Mystery Soviet Headgear from the Ethio-Somali War, 1977-1978?

My late father collected international police and law enforcement related headgear, and by the time of his death in April 2015, had amassed a respectable collection. His most exotic examples were a Baden Police spike helmet (circa 1900), a plumed Italian Carabinieri (national military police), Thai royal palace guard, Bahaman spiked pith helmet, and an NVA military police pith helmet.

Sometime around 2000 he also acquired at auction, by accident – meaning he was mildly intrigued and happened to win it for the minimum bid, a curious piece outside his usual law enforcement scope. At the time of acquisition, its vague attribution was a Somali death squad helmet. My thought is that it was simply military hardware repurposed by a local militia. Skeptic that I am, though, I’ve always wondered if a finer point may be put on it, and on a whim the other night began to look into it.

First, the anatomy of the steel helmet: The shell is clearly a stock Soviet M40 style. The liner rivets are copper, which some helmet experts believe point to a North Korean origin, though I cannot confirm it. This particular example lacks the liner, though traces of the steel band remain.

The exterior is painted olive-grey with a light sand finish, and features a striking yellow stenciled horned and pointy-toothed skull and bones. The interior is heavily oxidized, but an Arabic number code “2 – 15” is visible
at the back inside rim.

So what of this Somali attribution? Well, let’s check the historical record for clues. The “scramble for Africa” between European powers in the late 19th century saw Britain appeal to Somali Christians, which of course caused friction with their Islamic countrymen, leading them to look to the Ottoman Empire for support.

A series of military victories led by Mohammad Abdullah Hassan helped establish the Dervish state, though it had collapsed by 1920 after British bombardments. Enter Fascist Italy with its La Grande Somalia idea.

Italy consolidated political control over Somalia throughout the 1920’s – though never ruling without instability, and by the time Mussolini declared the Italian Empire in 1936, the Africa Orientale Italiana – or A.O.I., it included Ethiopia, Eritrea, and, of course, Italian Somaliland. By the end of 1940, Italy had pushed the British out of British Somaliland and the East Africa Protectorate.

Of course with the collapse of Italian power during World War II, the British regained British Somaliland and eventually conquered Italian Somaliland, which became protectorates until the Potsdam Conference of 1949 granted Italy trusteeship over their old portion. Britain retained theirs until 1960.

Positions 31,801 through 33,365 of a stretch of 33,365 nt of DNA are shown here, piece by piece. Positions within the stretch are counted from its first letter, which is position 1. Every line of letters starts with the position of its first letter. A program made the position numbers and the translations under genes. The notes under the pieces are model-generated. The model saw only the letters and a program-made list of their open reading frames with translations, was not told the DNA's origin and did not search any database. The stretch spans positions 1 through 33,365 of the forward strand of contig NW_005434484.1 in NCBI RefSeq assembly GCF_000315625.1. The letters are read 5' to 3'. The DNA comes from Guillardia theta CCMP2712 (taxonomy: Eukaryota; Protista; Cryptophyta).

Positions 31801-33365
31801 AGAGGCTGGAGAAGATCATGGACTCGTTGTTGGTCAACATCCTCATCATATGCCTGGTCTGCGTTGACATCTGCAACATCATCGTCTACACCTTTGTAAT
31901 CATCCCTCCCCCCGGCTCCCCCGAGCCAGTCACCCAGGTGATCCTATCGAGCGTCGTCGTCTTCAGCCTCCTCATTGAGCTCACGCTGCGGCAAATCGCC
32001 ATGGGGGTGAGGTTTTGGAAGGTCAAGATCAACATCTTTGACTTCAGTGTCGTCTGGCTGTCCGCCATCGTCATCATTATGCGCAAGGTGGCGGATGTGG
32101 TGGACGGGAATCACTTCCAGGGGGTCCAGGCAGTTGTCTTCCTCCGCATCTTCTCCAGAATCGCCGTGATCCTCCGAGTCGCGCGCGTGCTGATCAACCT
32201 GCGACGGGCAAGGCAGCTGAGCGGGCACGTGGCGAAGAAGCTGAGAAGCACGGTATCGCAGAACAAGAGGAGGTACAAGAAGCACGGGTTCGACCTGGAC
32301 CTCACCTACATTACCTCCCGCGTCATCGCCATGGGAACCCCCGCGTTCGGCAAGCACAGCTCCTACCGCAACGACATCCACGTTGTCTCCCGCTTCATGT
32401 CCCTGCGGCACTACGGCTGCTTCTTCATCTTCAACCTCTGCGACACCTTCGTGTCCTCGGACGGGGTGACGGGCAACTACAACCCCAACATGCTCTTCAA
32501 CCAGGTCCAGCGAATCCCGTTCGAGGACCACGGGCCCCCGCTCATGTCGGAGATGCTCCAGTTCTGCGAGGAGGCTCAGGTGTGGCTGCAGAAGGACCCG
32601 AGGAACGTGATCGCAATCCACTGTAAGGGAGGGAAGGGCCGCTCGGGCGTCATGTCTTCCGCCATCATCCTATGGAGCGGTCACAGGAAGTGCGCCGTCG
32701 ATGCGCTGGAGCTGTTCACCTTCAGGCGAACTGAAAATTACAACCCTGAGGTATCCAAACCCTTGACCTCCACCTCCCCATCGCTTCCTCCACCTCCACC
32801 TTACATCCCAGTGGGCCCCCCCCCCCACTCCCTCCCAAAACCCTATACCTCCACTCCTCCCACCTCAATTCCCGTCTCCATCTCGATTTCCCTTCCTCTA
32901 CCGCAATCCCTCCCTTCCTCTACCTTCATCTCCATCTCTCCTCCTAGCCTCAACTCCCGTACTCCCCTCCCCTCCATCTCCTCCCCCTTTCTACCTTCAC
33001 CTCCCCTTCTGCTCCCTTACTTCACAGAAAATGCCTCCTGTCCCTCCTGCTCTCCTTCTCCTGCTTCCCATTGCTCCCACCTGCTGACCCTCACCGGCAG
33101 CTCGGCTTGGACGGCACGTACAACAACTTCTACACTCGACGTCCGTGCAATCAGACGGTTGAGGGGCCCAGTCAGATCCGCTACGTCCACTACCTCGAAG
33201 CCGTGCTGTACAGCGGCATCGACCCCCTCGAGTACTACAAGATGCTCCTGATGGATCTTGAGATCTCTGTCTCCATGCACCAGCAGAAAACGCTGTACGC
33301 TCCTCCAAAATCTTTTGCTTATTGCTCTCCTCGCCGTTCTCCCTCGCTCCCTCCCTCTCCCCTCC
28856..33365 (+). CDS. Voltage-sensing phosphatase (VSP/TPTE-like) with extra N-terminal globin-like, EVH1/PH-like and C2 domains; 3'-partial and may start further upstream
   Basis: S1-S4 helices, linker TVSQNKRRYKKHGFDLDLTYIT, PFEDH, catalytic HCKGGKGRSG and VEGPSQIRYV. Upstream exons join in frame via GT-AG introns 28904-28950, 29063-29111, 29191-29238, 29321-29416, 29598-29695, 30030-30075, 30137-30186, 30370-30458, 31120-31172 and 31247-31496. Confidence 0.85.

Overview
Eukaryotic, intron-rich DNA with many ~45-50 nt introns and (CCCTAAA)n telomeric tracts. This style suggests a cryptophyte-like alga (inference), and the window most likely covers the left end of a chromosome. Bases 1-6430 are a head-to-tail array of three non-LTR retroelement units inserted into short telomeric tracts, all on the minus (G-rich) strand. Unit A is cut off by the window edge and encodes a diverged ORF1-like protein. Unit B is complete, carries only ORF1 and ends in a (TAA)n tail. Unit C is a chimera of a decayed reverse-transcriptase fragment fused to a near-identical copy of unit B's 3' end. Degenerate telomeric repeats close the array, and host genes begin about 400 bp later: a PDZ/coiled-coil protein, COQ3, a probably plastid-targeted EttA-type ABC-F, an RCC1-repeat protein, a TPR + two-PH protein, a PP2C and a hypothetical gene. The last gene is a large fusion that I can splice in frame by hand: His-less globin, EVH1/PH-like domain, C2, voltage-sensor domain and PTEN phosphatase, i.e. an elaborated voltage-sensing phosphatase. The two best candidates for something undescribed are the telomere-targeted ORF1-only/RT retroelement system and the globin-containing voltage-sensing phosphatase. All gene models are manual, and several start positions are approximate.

Eventually disputes would lead to the Ethio-Somali War, also known as the Ogaden War of 1977-1978, which is where I suspect this helmet came from. In an odd twist of fate, the Soviet Union had been supporting both countries – while the United States had been supporting Ethiopia. At the outbreak of hostilities – when Somalia invaded Ethiopia, Somalia broke ties with the USSR in favor of the USA, while the USA ceased its support of Ethiopia to side with the Somalis – though not militarily.

Interestingly the USA stayed out of the conflict, which saw Ethiopia and her allies, the Soviet Union, Cuba, and South Yemen take on Somalia and her allies, Western Somali Liberation Front, China, and Romania – the brutal authoritarian Nicolae Ceausescu being one to break with Moscow’s official line when it suited him.

War crimes against civilians were committed by both sides, and the conflict only ended when Somalia evacuated back across the border and a truce was declared – though an insurgency continued by the Somali National Army and Western Somali Liberation Front.

So, with both Ethiopia and Somalia having been given Soviet hardware at one time or another,  just whose side was this helmet on? I still can’t say for sure. Historical research can be like that. Could be Somalian, could be Ethiopian. But I’ll let you know if I ever figure it out!Did you find this post interesting? Click the dates and months on the Blog Archive side bar to the right for more! Thanks for reading!

Did you find this post interesting? Click the dates and months on the Blog Archive side bar to the right for more! Thanks for reading!

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